Motion Picture Character of the Week

Chris Rock as Andre Allen

Andre Allen is an actor at the turning point of his career. Similarly discontent with everything he has done, as with what everyone demands from him – and discontent with his fiancée, who sold their wedding as a reality television series to the highest bidder, including all of the preparations. All of this doesn’t exactly help him with feeling loved for the right reasons nor does it agree with his drinking problem.

The story starts off when Allen is in the throes of promoting his first serious movie “Uprize”. A historical drama on the Haitian Revolution under Toussaint Louverture, which was the biggest anti- colonial Revolution and biggest slave revolt in history. As ambitious as the movie might be, it seems inevitable that it’ll be a failure. In the end, everyone wants to see Andre Allen play his most famous part “Hammy, the Bear”. Because of this Allen commits to a big profile piece with the reporter Chelsea Brown (Rosario Dawson), to show the world his real skills.

“Top Five” tells a story about telling stories, searches for the essence of humor and poses the question what it means to be a star, or to be precise, an Afro-American star in the USA. Chris Rock scrutinizes his status as a role-model and details – in personal union as writer, director and actor – the dichotomy of trying to stay real in a still utterly racist America, and trying to be as successful as possible. The not-post-racist America demands a lot, maybe too much from its superstars.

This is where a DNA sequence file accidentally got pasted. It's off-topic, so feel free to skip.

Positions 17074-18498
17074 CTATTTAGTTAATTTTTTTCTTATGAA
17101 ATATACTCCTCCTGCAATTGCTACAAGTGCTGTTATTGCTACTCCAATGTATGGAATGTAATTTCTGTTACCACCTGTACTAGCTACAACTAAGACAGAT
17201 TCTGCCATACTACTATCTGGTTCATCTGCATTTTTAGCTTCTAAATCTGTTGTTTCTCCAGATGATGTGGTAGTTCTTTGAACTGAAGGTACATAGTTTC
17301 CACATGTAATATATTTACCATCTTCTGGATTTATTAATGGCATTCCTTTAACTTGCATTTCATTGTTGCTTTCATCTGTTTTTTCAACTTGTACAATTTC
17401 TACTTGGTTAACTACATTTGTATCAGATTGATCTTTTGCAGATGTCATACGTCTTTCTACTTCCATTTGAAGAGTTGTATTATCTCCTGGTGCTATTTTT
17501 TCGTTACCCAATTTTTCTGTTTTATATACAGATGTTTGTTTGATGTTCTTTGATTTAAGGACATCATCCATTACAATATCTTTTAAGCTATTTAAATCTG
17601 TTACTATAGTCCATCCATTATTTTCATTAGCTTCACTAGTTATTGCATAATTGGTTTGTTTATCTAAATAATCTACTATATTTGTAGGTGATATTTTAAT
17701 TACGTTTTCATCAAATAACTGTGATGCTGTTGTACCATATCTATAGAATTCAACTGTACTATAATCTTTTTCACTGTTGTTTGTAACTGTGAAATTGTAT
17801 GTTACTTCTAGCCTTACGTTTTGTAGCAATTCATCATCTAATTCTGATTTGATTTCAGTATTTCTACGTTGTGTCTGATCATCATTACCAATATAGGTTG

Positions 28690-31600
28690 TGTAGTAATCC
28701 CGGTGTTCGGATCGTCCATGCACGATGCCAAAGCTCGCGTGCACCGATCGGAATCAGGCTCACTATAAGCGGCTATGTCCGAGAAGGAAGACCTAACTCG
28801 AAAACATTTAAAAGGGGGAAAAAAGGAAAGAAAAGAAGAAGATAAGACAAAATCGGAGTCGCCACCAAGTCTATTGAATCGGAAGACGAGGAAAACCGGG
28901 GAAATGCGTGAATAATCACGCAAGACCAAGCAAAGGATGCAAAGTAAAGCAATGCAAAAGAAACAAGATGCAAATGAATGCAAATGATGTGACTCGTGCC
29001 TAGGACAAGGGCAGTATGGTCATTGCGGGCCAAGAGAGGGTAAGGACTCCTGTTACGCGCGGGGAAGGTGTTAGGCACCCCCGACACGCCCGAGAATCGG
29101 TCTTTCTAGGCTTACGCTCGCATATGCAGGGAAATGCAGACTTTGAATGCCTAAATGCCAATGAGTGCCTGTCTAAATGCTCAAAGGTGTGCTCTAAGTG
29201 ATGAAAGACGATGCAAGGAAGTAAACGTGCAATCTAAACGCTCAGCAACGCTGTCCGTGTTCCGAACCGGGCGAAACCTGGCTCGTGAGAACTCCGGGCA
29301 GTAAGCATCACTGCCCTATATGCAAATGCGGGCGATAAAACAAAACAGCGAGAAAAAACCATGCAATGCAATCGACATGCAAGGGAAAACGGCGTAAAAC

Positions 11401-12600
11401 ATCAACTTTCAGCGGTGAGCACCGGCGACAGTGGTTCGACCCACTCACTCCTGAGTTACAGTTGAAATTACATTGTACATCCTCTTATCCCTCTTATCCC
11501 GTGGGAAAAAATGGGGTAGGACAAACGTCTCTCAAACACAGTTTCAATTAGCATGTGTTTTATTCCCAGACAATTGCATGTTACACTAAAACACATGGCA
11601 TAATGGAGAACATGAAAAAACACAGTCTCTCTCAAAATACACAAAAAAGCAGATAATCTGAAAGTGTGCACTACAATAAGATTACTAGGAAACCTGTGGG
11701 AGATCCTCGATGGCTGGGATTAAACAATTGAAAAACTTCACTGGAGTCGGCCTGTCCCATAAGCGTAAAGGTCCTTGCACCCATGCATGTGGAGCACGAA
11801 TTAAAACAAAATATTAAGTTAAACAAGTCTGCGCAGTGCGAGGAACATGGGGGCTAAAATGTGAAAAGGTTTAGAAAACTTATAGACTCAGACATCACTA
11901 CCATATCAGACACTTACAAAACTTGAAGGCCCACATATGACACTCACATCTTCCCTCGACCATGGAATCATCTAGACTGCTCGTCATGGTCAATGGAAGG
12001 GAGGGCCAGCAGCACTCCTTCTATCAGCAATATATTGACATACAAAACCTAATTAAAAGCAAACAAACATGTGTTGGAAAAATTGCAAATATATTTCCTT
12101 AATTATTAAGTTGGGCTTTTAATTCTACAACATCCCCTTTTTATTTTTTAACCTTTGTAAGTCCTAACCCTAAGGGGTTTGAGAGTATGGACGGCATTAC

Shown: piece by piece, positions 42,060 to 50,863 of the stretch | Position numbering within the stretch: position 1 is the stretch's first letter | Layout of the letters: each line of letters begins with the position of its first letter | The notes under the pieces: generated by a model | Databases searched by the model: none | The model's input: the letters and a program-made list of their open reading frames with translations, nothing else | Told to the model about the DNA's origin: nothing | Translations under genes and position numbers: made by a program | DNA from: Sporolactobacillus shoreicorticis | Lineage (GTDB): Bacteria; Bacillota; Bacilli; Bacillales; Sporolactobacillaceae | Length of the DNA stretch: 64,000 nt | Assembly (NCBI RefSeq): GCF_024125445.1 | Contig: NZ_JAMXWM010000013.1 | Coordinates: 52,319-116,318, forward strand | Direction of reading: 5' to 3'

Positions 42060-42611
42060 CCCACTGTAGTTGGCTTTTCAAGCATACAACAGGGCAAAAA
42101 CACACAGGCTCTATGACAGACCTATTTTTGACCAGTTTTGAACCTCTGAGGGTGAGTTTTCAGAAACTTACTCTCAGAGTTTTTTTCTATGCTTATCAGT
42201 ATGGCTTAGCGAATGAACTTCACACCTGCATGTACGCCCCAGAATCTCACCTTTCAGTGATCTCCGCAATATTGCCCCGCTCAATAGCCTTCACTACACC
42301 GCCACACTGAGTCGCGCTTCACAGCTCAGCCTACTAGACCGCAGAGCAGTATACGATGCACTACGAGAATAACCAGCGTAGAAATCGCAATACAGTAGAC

„Whenever something goes well in the country the people say, ‘the president does such a good job’, but whenever there is a problem, they say, ‘that nigga is ruining everything’“. Allen labels the problem in the very first sentence – with reference to the apparently most powerful man in the world. How should he fare any better? He can’t meet what is being demanded of him without losing himself. In this respect everything happens as expected: “Uprize” is being slammed by the critics, the fact that more than 40.000 white people are killed in the movie is seen as “racial warfare”.

Chris Rock is a keen observer. He didn’t choose the Haitian Revolution as the  subject of the film in the film by chance. Not the battle of the individual, but the alliance of Haiti’s Maroon’s lead to the success of the revolt. This does not apply to his protagonist, Andre Allen operates isolated. The only thing still connecting him to his old friends, is their “Top Five”-lists-game, hence the title of the movie. Even his longtime friend and personal assistant veers away from him and leaves him behind with elementary questions:

How can you live in a world, that considers oneself to be further than it is?

What should you hold on to?

What should you preserve at all and what not?

All questions of the individual, that can only be answered collaboratively.

(Translation by Denise Oemcke)

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Herausgeber & Chefredaktion:
Thomas Venker & Linus Volkmann
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